First Monday in September

The sun can rise without a prompt.
But I, prompted by the sun, have risen
earlier than I’d intended, dutifully,
to labor on the day declared labor-free
in celebration of summer’s end.
 

I adore how he clearly says he is WORKING on a day declared to have NO WORK – Aubrey Frey age 13.

I’m collecting from blackened sand
spent cartridges and fireworks scraps
we’d failed to find the night before
--before the wind corralled storm clouds
and blew up a flashy rodeo
 
More readily than our meager display
of rockets and Roman candles we’d
bought out-of-state, illegally.

Here again is the implication that nature can out-do man on every level, and is often underestimated by people too wrapped up in their automated lives. – Kara Madden, age 23

A few were quite spectacular; they popped and fizzed white brilliances,
 
or whistled, shrieked, even parachuted
green-glowing troopers to the beach,
where now I fill a Wal-Mart sack
with duds and other bits of Silver
Streaks, Gold Dusts, and Flying Jacks.
 
The other early signs of life
are isolated cirrus sheep
unloosed in bluest pastures to the west grazing with irreverence. That is,
until the morning duly breaks:
 

Image of cirrus clouds as sheep in blue pasture of sky is gracefully depicted; which permits the following stanza to disrupt the morning calm of previous stanzas. - Zachary Tomaszewski, age 21

I’m two great leaps, two splashes
and a yip, the neighbor’s waggish
coffee-colored Labrador crashes
through the surface calm, shatters
The smooth, green-algaed foam
 

I Love the different way Sterling used to describe how far the dog was from him, that is my favorite line. – Katie Malinowski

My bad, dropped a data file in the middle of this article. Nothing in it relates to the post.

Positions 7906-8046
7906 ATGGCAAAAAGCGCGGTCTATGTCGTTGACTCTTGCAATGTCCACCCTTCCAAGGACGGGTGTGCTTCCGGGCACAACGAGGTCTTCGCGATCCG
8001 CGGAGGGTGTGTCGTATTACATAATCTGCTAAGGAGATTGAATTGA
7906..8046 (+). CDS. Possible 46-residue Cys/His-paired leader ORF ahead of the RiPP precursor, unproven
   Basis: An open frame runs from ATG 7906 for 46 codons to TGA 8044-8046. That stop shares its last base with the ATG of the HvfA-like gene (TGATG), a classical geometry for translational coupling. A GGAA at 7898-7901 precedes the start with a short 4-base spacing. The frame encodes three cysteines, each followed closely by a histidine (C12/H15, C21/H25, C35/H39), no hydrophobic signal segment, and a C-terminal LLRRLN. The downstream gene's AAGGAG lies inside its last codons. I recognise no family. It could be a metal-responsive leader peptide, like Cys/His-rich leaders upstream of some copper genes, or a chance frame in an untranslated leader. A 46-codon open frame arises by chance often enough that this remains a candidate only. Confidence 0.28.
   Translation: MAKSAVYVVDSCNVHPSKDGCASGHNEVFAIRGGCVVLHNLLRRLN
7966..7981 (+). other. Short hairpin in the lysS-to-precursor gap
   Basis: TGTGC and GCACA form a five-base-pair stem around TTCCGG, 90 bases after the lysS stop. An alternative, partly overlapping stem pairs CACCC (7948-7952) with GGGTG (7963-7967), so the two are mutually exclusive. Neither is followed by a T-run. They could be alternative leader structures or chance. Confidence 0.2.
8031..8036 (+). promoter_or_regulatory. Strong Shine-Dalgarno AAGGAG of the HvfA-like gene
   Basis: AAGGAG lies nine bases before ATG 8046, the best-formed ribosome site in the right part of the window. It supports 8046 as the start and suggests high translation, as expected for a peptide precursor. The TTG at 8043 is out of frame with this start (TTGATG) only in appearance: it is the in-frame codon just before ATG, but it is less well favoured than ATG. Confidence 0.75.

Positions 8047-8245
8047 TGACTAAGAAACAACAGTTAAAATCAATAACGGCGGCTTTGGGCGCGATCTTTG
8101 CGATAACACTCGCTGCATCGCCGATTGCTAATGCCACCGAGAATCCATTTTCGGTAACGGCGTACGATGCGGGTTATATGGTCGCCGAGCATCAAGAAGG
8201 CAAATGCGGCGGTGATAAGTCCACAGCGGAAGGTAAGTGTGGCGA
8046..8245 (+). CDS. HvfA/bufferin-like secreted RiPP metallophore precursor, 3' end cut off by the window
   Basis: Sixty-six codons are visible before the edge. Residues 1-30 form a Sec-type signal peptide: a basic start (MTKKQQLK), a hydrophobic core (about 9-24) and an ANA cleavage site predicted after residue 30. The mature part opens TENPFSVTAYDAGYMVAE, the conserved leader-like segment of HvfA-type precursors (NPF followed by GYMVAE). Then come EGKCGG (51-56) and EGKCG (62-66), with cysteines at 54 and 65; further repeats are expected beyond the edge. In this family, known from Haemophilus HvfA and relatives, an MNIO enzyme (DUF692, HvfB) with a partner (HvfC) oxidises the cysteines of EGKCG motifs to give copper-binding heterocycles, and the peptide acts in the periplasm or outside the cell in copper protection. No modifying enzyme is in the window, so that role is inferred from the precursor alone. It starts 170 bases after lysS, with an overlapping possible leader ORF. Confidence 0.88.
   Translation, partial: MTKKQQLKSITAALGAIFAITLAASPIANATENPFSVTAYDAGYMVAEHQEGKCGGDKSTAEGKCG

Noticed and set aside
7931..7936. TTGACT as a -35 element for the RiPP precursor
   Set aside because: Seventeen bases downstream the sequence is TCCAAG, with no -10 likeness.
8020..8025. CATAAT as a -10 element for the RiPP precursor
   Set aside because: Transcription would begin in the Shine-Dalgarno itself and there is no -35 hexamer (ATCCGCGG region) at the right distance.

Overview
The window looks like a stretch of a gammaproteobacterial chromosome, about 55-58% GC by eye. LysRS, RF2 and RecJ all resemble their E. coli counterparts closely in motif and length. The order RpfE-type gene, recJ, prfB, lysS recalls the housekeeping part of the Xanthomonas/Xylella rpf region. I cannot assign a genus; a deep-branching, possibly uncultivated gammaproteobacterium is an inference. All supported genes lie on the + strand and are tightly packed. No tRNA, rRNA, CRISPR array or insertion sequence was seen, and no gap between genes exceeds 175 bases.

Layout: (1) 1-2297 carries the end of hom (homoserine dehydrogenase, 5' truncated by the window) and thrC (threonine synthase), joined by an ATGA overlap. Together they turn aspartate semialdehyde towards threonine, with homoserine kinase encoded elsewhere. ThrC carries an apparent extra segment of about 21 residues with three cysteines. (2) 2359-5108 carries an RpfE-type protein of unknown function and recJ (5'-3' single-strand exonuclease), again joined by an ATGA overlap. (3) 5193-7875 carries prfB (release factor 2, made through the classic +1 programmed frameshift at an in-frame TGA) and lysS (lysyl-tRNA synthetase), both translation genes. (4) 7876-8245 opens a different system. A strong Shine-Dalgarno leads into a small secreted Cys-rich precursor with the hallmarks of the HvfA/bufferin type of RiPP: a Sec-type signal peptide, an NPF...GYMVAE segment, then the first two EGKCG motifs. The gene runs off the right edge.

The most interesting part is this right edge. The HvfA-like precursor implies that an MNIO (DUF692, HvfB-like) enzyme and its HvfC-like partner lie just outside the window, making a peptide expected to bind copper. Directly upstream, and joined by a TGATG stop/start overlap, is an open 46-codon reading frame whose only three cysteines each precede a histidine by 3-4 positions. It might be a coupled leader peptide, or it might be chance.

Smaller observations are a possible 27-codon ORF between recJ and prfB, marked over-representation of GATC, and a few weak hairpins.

left from the late night revelry.
Forty yards offshore—at least—a yellow
plastic moon’s afloat; and down the beach
a boy, leash in left hand, salutes
his right, then sights the fetch,
 
shouts, “Thor! Bring it back here!”
I’ve retrieved the worst of what I
think is ours—blunt nose cones, hard
cardboard hives, devil’s cakes, Black Cat
Packs—and still so much remains,
 
so many shreds and smatterings, so many
pulpy paper spores near the water’s edge—
Where Thor, well-praised, now snorts and shakes, then lopes toward me
too casually. His tongue is proud.
 
But his wet, frothy, matted coat,
thick with sand and seaweed grit, smells
faintly at fist, of gasoline,
then reeks with the fishy stench
that’s washed up onto shore.

The end of the poem leaves the reader with the sense that people are ruining our natural world not only by the obvious forms of pollution and destruction, but by simple things like fireworks displays, which no one considers harmful.. – Kara Madden, age 23
Through the 3rd Eye was supported in its inception by the Grand Rapids Humanities Council and is currently made possible by continued volunteer effort and private support. Copyright 2013.